The hearts, souls, ears, constitution and minds of many must be tired this election season.
The campaigns and rhetoric have been many things, including:
- …and so much more, often depending on which side of the aisle one sits, if not directly on the uncomfortable spires of the fence in the middle
James Buchanan, 15th President of the United States of America, (1791-1868), is quoted as saying:
“I like the noise of democracy.”
This was, obviously, a man made for the office, passionate for the “noise” that comes along with the duties of fighting for one’s position to lead the people, and prepared for the sounds from those people in return.
Even though one is made for this, thrives on it and finds it his/her duty and passion to lead in this beautiful democracy of ours, I can only imagine that it must be a tiring proposition to find a way to stand out, to sell oneself in a unique manner, and to keep up the facade of being energetic, unstoppable and unflappable.
As citizens, we have the right to vote. It is an honor and a privilege to have a voice that, collectively, helps decide the direction our nation, and its people, will travel for generations to come.
With that right comes an obligation, or a duty. If we are to embrace this process, and to have an impact, then we owe it to ourselves, and to our fellow citizens, to go in to the process with our eyes open and our minds informed.
If we are going to vote having done no research about our options, and listened and observed for no more than two minutes prior to entering the voting booth, then we are insulting the process, and doing our country a great disservice.
As Franklin D. Roosevelt, 32nd President of the United States, (1882 – 1945), said:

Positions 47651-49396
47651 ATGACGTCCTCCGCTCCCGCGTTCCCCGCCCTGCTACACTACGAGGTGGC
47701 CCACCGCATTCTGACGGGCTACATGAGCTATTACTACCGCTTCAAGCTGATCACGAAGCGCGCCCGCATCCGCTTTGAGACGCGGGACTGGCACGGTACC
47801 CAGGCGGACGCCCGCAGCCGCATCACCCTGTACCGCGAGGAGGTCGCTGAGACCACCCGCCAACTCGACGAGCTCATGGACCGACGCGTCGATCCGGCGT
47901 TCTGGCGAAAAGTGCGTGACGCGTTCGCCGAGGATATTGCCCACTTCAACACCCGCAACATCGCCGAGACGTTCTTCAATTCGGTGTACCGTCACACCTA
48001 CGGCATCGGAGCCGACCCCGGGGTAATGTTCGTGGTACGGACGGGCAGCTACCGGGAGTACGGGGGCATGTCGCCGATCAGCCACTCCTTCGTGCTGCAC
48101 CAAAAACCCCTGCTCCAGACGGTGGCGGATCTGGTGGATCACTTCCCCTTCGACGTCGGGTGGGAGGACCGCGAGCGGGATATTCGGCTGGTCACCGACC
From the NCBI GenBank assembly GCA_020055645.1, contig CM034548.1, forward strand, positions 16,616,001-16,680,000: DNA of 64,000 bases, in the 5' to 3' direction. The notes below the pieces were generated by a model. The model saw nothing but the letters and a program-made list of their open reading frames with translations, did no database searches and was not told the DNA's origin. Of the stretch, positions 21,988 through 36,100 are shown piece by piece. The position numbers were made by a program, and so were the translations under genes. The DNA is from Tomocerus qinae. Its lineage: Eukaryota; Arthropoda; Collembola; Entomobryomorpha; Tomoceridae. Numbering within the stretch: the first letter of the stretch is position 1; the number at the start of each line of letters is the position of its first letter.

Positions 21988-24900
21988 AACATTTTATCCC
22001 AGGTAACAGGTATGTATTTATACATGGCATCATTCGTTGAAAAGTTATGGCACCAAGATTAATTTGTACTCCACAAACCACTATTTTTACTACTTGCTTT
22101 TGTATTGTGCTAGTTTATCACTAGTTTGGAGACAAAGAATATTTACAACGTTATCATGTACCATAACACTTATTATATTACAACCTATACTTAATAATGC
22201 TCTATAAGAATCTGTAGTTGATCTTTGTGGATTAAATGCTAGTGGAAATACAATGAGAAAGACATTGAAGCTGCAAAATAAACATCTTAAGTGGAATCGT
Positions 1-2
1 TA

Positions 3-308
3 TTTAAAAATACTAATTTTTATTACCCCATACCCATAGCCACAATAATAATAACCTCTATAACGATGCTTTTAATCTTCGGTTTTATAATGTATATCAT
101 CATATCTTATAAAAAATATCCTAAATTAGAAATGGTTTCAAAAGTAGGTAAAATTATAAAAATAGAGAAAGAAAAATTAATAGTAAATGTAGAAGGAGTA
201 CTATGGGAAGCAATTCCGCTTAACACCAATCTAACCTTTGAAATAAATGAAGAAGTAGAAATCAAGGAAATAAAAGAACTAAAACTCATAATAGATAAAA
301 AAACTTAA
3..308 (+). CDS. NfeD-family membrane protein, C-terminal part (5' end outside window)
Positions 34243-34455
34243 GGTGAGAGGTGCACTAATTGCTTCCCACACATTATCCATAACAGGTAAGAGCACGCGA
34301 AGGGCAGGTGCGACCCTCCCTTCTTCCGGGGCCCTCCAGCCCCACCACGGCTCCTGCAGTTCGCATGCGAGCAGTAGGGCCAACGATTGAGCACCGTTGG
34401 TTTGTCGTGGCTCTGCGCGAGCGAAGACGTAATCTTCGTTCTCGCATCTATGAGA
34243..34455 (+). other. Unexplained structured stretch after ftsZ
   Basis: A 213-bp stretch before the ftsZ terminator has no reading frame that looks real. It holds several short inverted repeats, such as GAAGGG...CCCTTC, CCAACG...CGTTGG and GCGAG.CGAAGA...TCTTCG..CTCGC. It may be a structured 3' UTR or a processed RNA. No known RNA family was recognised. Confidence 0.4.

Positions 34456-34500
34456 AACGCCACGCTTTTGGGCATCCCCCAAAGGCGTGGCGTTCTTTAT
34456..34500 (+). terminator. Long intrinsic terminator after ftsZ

“Democracy cannot succeed unless those who express their choice are prepared to choose wisely. The real safeguard of democracy, therefore, is education.”
Is this any different than races outside of politics? I think not.
If our expectation is that our clients make informed decisions about their choices, and use the various forms of knowledge, observation and rhetoric that we make available to them today, why, then, should our process of discovery be any less informed?
It is our duty to be informed, and to take advantage of one of the most precious freedoms we have been given.
It is inevitable that, as with any contest, whether election, client presentation or otherwise, some will win and some will not. As President Herbert Hoover, 31st President of the United States, (1874-1964), said:
“You will expect me to discuss the late election. Well, as nearly as I can learn, we did not have enough votes on our side.”
Although obvious, and a bit in jest, this is the truth that we live.
Some will win, and some will lose. What remains important is that we have run a good race, full of honor and integrity, and one that allows us to sleep at night without questioning our morals.
So, yes, let us find a way to appreciate the noise of democracy, and to make the most productive use of it by accepting that gift which has been bestowed upon us by generations of noble and honest men and women, and that is to vote, to express our choices, and to safeguard our democracy in the process.
The photo of our our beautiful American flag is courtesy of the talented photographer, Tony Lafferty. Thanks Tony…I enjoyed our brief conversation today!